Acceptance, with Thanksgiving

I have written before about giving thanks always for all things ( but I have recently been faced with another challenge to that with my wife Mary’s passing in December. Although I have recognized that she is still with me in spirit ( and that life goes on for me (, I am still in the process of accepting, with thanksgiving, this new phase of my life. We were recently counseled in the grief group I participate in that we should relinquish our grasp on the past (or rather that the past has on us) in order to reach out to the potential for new relationships (and, I would add, new adventures). As we discussed, this does not need to be immediate, or as they say “cold turkey”, but it does eventually need to be complete. In other words, we need to be unbound from the past and let go to the present and the future.

Now I relinquished my responsibility for caring for Mary’s well-being and needs when I realized it was time to let her go. That happened when the doctors at the hospital on her final visit informed me she had told them she was “ready to meet her Maker”. It was not easy for me after having borne that responsibility for over 54 years, but I realized it was in her best interest to be in the presence of Jesus, so I let her go. I was able to accept the reality of this, and with thanksgiving that her pain and suffering were over. I have not, however, relinquished my memories of our life together, and frankly do not believe that is possible, or even necessary for that matter.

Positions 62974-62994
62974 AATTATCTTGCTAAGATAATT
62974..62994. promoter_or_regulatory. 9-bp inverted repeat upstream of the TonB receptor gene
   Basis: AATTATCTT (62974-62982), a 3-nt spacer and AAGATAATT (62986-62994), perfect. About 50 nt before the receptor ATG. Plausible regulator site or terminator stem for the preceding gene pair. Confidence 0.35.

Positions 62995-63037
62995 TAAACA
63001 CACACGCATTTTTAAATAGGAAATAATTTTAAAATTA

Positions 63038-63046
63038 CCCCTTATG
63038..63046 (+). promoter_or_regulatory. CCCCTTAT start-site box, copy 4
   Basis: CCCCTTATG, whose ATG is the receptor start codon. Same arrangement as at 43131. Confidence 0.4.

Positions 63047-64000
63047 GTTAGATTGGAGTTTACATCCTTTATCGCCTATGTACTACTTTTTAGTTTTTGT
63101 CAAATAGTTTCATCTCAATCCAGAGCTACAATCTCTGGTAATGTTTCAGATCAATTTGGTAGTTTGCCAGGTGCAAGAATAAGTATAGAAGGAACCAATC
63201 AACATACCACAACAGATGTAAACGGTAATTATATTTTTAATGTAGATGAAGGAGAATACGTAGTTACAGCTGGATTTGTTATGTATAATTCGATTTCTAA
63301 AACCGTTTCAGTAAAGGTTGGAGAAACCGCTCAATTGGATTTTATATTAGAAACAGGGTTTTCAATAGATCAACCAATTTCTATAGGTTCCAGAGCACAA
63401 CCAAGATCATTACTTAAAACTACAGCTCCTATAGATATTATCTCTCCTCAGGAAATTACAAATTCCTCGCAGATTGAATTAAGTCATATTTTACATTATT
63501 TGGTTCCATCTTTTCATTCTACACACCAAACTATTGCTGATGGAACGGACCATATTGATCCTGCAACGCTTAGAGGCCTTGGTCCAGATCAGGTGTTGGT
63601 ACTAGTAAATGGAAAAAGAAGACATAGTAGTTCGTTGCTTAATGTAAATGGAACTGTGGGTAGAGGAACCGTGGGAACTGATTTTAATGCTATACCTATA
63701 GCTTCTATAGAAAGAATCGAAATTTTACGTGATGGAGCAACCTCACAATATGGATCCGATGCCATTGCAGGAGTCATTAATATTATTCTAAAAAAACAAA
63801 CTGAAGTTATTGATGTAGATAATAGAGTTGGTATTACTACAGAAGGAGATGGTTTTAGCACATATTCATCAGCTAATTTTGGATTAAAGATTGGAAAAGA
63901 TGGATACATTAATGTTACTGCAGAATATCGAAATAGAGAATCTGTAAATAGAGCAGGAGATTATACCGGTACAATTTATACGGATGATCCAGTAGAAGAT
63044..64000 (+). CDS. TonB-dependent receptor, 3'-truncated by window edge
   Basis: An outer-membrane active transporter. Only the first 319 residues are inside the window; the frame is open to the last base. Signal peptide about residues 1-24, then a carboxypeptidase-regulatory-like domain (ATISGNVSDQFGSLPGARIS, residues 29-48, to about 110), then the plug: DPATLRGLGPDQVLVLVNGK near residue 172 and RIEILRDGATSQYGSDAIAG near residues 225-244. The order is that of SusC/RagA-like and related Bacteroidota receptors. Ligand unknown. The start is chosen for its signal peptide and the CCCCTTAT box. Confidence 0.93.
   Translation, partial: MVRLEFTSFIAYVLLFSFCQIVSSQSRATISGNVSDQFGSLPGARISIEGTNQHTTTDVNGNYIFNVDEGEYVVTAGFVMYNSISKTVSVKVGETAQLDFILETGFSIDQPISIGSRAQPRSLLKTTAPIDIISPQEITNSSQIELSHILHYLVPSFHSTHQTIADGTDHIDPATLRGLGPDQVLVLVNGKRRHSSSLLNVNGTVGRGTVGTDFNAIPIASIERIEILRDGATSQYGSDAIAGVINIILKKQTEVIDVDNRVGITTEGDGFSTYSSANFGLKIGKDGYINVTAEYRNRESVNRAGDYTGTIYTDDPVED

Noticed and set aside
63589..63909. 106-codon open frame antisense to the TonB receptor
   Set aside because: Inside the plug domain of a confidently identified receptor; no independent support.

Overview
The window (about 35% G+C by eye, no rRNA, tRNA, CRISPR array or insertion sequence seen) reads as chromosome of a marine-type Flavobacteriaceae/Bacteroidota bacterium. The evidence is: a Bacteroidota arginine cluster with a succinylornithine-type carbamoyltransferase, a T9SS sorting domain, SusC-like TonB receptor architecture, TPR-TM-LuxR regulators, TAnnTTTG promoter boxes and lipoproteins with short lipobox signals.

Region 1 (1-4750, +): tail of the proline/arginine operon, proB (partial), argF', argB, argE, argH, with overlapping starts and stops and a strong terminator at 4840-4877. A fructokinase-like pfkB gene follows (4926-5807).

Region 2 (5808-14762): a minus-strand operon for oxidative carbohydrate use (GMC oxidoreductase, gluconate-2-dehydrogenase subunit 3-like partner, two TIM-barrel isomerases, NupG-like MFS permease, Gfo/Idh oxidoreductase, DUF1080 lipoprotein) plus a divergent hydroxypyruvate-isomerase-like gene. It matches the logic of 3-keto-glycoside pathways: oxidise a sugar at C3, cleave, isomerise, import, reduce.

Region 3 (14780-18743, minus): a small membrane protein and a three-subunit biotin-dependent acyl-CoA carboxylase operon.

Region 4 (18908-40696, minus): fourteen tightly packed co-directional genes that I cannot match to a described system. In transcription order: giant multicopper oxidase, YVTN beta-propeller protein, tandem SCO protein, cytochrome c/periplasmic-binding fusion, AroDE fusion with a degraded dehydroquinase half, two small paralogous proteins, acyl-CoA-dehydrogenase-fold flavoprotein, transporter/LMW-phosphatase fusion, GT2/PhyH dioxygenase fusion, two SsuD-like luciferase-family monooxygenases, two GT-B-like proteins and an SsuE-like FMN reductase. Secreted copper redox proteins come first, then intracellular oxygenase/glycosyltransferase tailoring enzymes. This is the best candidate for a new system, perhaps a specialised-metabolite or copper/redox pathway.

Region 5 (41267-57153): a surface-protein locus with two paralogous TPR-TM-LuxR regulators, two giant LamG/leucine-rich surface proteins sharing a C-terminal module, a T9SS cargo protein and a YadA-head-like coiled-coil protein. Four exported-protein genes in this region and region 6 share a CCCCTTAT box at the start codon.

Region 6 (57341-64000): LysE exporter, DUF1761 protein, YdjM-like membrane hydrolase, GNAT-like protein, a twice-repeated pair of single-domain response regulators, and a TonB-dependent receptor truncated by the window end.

I now am beginning to realize that I must relinquish any wishful or wistful thoughts about a prolonging of my life with Mary. That time, as wonderful as it was, is passed. There is no turning back the clock. That means that I must fully accept my present circumstances for what they are, as well as whatever glimpses I have of what the future may hold. That is the reality of my life. And as the days go by I am finding I can do that with thanksgiving. New vistas are beginning to open before me that promise challenging and exciting opportunities. I am beginning to appreciate what the Apostle Paul meant when he said “For I would that all men were even as I myself.” because he no longer had (if he ever did) any responsibility for a wife and family and was free to go wherever God led him and to do whatever God asked him to do.

So I am increasingly thankful to be at a similar point in my life where I will be able to experience whatever adventures God may have in store for me with nothing to hold me back. As I grow nearer to the finish line of my life I want to be able to say that I expended my last ounce of energy and my last breath fulfilling my God-ordained destiny. After all, as has been said “”Life is not a journey to the grave with the intention of arriving safely in a pretty and well preserved body,but rather to skid in broadside, thoroughly used up, totally worn out, and loudly proclaiming — WOW– What a Ride!”

Leave a Reply

Your email address will not be published. Required fields are marked *

This site uses Akismet to reduce spam. Learn how your comment data is processed.